National Repository of Grey Literature 7 records found  Search took 0.00 seconds. 
Interaction of the human pathogen Bordetella pertussis with blood serum
Štipl, Daniel ; Večerek, Branislav (advisor) ; Kamanová, Jana (referee)
Bordetella pertussis is a Gram-negative strictly human pathogen and the major causative agent of whooping cough or pertussis. The incidence of this highly contagious respiratory disease in developed countries has increased in the last decades. One of the less characterized virulence factors of B. pertussis is the type three secretion system (TTSS) which is responsible for the secretion of the effector proteins into host eukaryotic cells. This diploma thesis sheds light onto factors influencing TTSS in vitro activity. Although TTSS of laboratory strain Tohama I was induced by biologically active compounds present in blood (e. g. complement proteins), TTSS of recent clinical isolate B1917 seems to be induced permanently. Furthermore, BB0302 encoding a GntR family transcription regulator in B. bronchiseptica RB50 (homologous to BP0209 of Tohama I) was studied, however, the deletion of this gene did not affect the TTSS functionality. Serum resistance is a factor that plays a key role in the pathogenesis of B pertussis. We show that Czech recent isolates (2008-2015) are significantly more resistant to serum killing in vitro than the original vaccine strains (1954-1965). This phenomenon seems to result from the adaptation of global B. pertussis population to its human host. In addition, this diploma...
Regulatory mechanisms governing the virulence of the human pathogen Bordetella pertussis
Hejnarová, Václava ; Večerek, Branislav (advisor) ; Jurnečka, David (referee)
Bordetella pertussis is human pathogen, which causes severe respiratory disease called per- tussis or whooping cough. Pathogenicity of B. pertussis is mediated by a wide variety of vi- rulence factors including pertussis toxin, adenylate cyclase toxin, pertactin and filamentous haemagglutinin. Successful infection and colonization of the host depend on the precise timing of virulence factors production. For this purpose bacteria developed miscellaneous mechanisms of gene regulation. Two-component phosphotransferase systems, such as BvgAS, RisAK and PlrSR are involved in response to external stimuli. These systems of signal transduction modu- late bacterial gene expression profiles and establish consecutive phases of infection. Non-coding RNAs, particularly sRNAs and RNA chaperone Hfq provide additional level of regulation. Hfq is a post-transcriptional regulator, which mediates interaction of sRNA with target mRNA and thereby modulates their translation. Hfq affects approximately 10% of all B. pertussis genes including virulence factors such as type III secretion system, adenylate cyclase toxin, pertussis toxin and filamentous haemagglutinin. Knowledge of these regulatory mechanisms plays a key role in understanding of the pathogenesis of whooping cough and can lead to improved control over the spread...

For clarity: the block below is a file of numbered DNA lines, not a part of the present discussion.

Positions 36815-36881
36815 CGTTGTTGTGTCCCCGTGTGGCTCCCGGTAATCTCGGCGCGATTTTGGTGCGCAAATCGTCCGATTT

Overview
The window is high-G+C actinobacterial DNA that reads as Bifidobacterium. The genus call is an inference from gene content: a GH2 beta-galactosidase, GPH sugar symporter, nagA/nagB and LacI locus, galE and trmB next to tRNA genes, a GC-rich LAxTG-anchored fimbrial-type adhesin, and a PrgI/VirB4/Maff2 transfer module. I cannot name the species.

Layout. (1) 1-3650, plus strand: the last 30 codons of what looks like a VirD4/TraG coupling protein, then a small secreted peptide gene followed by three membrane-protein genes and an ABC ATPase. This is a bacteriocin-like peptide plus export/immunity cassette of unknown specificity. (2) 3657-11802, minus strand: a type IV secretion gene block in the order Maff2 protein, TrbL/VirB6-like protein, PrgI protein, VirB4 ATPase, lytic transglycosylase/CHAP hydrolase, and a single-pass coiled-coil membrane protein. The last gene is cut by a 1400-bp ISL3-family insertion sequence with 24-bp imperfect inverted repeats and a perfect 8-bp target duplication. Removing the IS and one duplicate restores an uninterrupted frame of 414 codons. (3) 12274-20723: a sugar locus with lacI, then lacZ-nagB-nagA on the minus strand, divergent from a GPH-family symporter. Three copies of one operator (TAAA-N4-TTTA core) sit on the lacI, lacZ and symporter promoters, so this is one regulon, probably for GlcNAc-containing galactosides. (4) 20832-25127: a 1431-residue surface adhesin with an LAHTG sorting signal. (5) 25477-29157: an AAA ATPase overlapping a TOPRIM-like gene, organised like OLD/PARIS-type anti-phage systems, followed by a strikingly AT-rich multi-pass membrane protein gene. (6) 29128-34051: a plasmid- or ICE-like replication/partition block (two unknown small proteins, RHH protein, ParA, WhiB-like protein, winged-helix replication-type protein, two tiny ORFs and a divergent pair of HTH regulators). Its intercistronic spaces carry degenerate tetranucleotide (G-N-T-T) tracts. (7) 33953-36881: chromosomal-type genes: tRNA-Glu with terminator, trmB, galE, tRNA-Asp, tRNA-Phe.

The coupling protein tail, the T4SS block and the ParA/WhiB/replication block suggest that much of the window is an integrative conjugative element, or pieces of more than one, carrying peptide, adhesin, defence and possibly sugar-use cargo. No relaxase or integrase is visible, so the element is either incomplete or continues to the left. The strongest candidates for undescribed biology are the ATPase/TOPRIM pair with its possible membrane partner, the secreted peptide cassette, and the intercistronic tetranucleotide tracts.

The effect of the environment on bacterial DNA topology and gene expression.
Mikesková, Klára ; Krásný, Libor (advisor) ; Večerek, Branislav (referee)
Biological processes in the cell are affected by DNA topology, i. e. by DNA structure and shape. An important topological parameter is the level of supercoiling - additional twisting of DNA is relieved by positive (twisting in the same direction as the helix turns) or negative (twisting in the opposite direction) supercoils. In this Thesis I review the role of supercoiling in gene expression regulation. I describe how supercoiling is involved in homeostatic mechanisms that control the transcriptional output from some genes. Environmental changes such as shifts in temperature, oxidative stress, extreme pH and antibiotics and other inhibitors affect the level of DNA supercoiling. DNA supercoiling then affects the expression of enzymes, which influence DNA topology, as well as some other genes/proteins. In summary, this Thesis describes how changes in the environment influence bacterial DNA topology and gene expression with a brief mention of this type of regulation in eukaryotes.
BopN function in the Bordetella type III secretion system
Kincová, Veronika ; Kamanová, Jana (advisor) ; Večerek, Branislav (referee)